So the crisis comes and I'm ready for the long haul. And I'm calm. That's one of my strong points. I'm calm in a crisis. I don't always feel calm, but I'm going to act that way. I'm like Scarlet O'Hara when she made that dress out of her old curtains. When things get bad, and my life has certainly not been a bed of roses, I've made them work out of sheer will -- and planning. And so, I have confidence that I can do it this time too. I'm not going to freak out and cancel the books I'm set to publish. I'm going to do them any way. Of course I'm going to be careful with expenses, but I won't panic. Good things are worth doing. Good things are still worth buying. Good things last. And I do good things.

Over the holidays, I took DH to see the Old Mill, which appears in the opening credits of Gone With the Wind. It's just down the road from Auntie's house. It'll be there for a long time, and so will we!

I would have posted some photos of it, and also of my righteous snowman, but blogger is having problems. Maybe later on that.

Friday, January 2, 2009


We made it through the holidays -- a funeral, driving through the worst ice storm of the century, Christmas Eve & Christmas Day with the in-laws, nephew's christening, driving back through the worst traffic jam we've ever seen -- and the new year has begun. All in all, it was a pretty good trip. We got to see lots of friends and family including our new nephew and my new baby cousin Tory (both adorable); we got to build a righteous snowman; and we got to absorb a lot of goodwill toward men. Thank heavens it's all over!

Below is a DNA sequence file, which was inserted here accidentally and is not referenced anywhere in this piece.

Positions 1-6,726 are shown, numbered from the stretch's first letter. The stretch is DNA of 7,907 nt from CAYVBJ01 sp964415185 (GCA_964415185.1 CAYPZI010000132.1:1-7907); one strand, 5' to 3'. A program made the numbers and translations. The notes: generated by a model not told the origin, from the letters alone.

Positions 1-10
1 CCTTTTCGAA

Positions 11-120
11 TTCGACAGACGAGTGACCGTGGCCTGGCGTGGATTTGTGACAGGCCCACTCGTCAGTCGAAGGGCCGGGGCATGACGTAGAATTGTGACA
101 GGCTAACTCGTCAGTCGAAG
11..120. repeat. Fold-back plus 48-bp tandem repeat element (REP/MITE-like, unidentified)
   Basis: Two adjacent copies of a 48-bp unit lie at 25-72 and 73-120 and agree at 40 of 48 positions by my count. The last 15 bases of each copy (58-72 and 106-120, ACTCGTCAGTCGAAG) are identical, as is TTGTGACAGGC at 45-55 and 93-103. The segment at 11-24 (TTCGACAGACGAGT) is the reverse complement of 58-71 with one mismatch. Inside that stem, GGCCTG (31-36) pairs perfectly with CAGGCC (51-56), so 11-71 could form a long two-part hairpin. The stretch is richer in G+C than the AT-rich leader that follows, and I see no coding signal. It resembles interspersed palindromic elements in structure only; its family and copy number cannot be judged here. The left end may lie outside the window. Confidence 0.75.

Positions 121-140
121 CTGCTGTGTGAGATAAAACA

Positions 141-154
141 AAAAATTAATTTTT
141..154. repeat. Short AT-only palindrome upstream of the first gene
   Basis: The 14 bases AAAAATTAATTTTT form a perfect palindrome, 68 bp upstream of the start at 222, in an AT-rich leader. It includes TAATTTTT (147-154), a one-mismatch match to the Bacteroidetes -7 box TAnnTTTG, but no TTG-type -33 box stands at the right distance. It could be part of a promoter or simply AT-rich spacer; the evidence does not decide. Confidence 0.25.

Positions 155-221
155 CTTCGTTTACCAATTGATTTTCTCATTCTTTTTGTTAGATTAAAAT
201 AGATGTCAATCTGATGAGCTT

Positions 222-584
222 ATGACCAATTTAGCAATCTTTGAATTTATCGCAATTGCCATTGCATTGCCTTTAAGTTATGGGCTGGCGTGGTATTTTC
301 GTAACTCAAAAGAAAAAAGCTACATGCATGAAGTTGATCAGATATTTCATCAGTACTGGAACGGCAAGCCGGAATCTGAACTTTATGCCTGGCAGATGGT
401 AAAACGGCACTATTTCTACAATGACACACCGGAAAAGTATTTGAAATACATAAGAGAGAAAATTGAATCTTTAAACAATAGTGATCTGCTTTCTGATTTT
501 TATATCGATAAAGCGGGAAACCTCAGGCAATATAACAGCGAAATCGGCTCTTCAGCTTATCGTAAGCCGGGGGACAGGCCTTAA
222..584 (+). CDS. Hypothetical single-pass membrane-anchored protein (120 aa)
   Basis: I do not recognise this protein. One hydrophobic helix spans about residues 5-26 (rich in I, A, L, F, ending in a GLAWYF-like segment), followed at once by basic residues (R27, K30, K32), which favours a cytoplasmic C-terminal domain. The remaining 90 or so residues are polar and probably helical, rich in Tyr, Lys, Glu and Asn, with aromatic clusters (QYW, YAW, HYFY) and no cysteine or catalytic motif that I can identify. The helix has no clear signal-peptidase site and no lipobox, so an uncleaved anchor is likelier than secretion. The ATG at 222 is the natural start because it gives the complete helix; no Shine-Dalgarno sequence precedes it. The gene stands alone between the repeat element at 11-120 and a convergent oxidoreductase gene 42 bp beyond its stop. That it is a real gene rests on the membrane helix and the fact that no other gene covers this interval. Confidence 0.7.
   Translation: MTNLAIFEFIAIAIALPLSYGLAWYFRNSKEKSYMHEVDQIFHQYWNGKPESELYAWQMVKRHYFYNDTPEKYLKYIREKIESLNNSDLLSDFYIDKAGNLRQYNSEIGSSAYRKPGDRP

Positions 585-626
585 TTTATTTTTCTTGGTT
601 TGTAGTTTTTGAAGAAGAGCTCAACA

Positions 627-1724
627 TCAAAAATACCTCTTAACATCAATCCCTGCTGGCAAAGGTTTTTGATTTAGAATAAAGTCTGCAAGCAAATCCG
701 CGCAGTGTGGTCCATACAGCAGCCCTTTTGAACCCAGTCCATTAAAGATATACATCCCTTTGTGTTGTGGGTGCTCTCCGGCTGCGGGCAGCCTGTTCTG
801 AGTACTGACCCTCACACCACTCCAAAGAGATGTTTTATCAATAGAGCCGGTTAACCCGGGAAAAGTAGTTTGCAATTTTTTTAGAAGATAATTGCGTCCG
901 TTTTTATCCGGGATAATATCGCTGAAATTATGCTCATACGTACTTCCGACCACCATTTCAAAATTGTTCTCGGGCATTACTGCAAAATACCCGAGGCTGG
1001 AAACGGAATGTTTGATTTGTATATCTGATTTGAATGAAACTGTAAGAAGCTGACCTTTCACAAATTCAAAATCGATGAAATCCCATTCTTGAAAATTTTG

I suppose my boycott against Amazon is also over because I got a Kindle for Christmas -- and I really like it. One of my uncles, who also has a Kindle, gave me a hard time about sacrificing my principles, and, of course, he was right. Auntie also has a Kindle, so in some kind of sick way, my family is, apparently, providing ample support for the Great Evil of the book world. I would hang my head in shame, but I've noticed that, so far, I haven't got any new e-books in place of the ones I'd buy in hardcopy. I still want the same old fashioned paper books, and I've added a whole new source of books I wouldn't have otherwise read. Reading (and buying) more books, can't be all bad, can it?

I'm actually going to have a post soon on my two best books of 2008: The Devil's Brood by Sharon K. Penman, and The Time of Singing by Elizabeth Chadwick. It will be a little while on that, however, because I have to think more on what I plan to write. I don't know why, since I love to read and to write, but I suck at reviewing books -- it always takes me forever to do it -- yet, I always try to note my best-of-the-best since I'm afraid someone might miss them.

On an entirely different note, the painter and dry-waller for my bedroom repairs came today, which means we're going to get the repairs started soon (no more exposed concrete subfloor -- Yay!). My cousin Sherry turned in the paperwork for her Chinese adoption (Good Luck Sherry & Aaron!). My pets are only moderately traumatised by their week-long stay in the kennel, well, except for kitty who hasn't stopped howling since we got home. DH is planning a business trip to Aruba (companion ticket, anyone???). I've already knocked a bunch of things off my to-do list, which now contains mostly things for my publishing company (Finally I can focus). I just fetched the mail and found that in my absence I received a priceless gift: candy from VM in Idaho (her candy is to-die-for). I lived through the second worst year of my life (the year my dad died was the worst) -- and I'm still here.

I think this is going to be a good year.